Alice Cooper’s Embarrassment Related To Led Zeppelin And The Rolling Stones

As many of you would agree, Alice Cooper has shocked the music world and the masses since the moment he first appeared on the stage with his eye-catching live shows and raspy voice. He made his breakthrough with his third studio album, ‘Love It to Death,’ including the hit, ‘I’m Eighteen.’ It was his band’s first commercial success, which consolidated their place in the rock scene.

Their upcoming albums followed the band’s massive success, ‘Killer,’ ‘School’s Out,’ and ‘Billion Dollar Babies,’ the best-selling Alice Cooper record. However, the band’s next 1973 album, ‘Muscle of Love,’ was a critical disappointment, which led the band members to part their ways. Then, Alice Cooper proceeded as a solo artist and put his signature to many massive hits in his solo albums.

The early ’70s was undoubtedly one of the golden ages of rock music with many new great progressive, blues, and hard rock bands. The legendary bands like Led Zeppelin, The Rolling Stones, Deep Purple, Black Sabbath, Pink Floyd, and many others completely dominated the rock scene with their distinctive sounds. Alice Cooper’s breakthrough, ‘Love It to Death,’ released in 1971,  also coincided with this epic rock period. Let’s see what Alice Cooper thought about being from the same generation.

How Did Being In A Competition With Led Zeppelin And The Rolling Stones Make Alice Cooper Feel?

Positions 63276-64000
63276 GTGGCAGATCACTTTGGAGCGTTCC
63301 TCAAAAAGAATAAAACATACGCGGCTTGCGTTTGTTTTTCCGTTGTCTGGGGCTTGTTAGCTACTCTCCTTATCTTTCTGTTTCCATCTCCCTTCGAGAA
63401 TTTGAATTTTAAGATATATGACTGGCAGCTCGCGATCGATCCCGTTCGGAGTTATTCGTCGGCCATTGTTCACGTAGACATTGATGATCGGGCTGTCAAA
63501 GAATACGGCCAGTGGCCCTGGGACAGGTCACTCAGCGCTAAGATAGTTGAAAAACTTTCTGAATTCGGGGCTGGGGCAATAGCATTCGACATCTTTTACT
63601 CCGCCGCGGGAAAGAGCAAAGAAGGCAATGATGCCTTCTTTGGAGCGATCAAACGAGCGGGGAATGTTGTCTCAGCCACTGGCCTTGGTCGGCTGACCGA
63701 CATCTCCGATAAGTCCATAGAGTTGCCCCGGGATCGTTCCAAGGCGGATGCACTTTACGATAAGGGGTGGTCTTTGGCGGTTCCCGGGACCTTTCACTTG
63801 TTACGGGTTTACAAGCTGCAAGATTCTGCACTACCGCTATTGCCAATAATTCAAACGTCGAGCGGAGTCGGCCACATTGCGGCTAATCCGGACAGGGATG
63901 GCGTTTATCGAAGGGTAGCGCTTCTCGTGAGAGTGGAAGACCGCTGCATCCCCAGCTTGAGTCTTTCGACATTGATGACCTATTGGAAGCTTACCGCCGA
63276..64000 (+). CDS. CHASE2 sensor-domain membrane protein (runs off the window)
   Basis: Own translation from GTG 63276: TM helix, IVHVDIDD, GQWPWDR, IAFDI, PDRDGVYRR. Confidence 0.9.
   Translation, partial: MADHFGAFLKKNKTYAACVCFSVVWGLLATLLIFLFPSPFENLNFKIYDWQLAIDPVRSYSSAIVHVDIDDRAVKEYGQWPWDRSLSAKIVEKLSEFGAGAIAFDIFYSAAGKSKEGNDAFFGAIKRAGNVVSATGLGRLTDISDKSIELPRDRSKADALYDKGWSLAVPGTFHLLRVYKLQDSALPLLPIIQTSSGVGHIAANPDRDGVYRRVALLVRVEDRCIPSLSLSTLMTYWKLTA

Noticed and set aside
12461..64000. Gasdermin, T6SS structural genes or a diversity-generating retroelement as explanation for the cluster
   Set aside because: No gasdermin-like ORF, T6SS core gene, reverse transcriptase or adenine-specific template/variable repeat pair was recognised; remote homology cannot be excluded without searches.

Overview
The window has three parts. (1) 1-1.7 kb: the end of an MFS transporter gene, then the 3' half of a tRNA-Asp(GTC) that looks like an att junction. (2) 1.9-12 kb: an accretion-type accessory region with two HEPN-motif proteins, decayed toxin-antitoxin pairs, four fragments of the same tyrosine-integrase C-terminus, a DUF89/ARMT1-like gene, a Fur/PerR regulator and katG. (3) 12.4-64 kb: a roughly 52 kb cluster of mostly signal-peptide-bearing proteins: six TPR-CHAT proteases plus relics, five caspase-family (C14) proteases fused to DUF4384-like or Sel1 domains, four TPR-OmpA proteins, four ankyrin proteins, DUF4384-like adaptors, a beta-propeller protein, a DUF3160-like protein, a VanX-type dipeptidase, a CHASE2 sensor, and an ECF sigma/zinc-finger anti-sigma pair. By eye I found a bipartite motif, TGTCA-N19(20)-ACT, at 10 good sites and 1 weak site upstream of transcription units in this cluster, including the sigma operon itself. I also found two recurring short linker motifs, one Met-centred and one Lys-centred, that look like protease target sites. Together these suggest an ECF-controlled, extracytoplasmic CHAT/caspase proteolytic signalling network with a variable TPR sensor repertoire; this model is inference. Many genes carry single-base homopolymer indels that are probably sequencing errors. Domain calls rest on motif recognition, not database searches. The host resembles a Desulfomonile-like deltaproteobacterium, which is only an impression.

The tremendous impact of Alice Cooper’s 1971 album, ‘Love It to Death,‘ was also a harbinger of his future success. When the album came out, the bands like Led Zeppelin and the Rolling Stones had already consolidated their place in the music world owing to the achievement of their successive studio albums. Alice Cooper suddenly found himself in a competition with these well-known names of the era.

In a previous interview with Kerrang!, Cooper reflected on how he felt while sharing the same scene with these names at the time. He was initially asked about his massive influence on musical culture and whether it pleases him. Cooper responded by saying that it can either make him egotistical or humble. Then, he remembered the period when his hit song, ‘I’m Eighteen,’ was released as a part of his ‘Love It to Death’ album.

Alice Cooper recalled the immediate vast success of the song on the charts. You may think that he was very proud of what he achieved at the time, but on the contrary, he felt embarrassed as the bands under him were his heroes. His hit track got to number two while Led Zeppelin was at number seven and the Rolling Stones were at number ten.

He felt like he should call them to say that he was sorry something like that happened. He didn’t consider himself in the same league as they had learned a lot from these names. However, now Cooper doesn’t think of it as a competition since the album production processes have changed since then.

Alice Cooper’s statements on competing with Led Zeppelin and the Rolling Stones:

“That can go two ways. It can either make you egotistical, or it can make you very humble. I remember when ‘I’m Eighteen’ came out. I think it got to number two on the charts, and I looked at the bands that were under us, and I was so embarrassed. Led Zeppelin was at number seven, and The Rolling Stones were at number 10. I almost wanted to call them up and say, ‘I’m so sorry.’ Because they were my teachers. You almost sit there and go, ‘I’m not in their league.’ Now I don’t look at it as competition. Back then, you did two albums a year. You didn’t have time to be egotistical about it.”

It is very gratifying to see that a very prominent artist like Alice Cooper gave that kind of a humble answer. It seems like he always avoids developing into an egotistical musician who would undervalue the other ones. His stance is undoubtedly an excellent example for the younger generations of artists.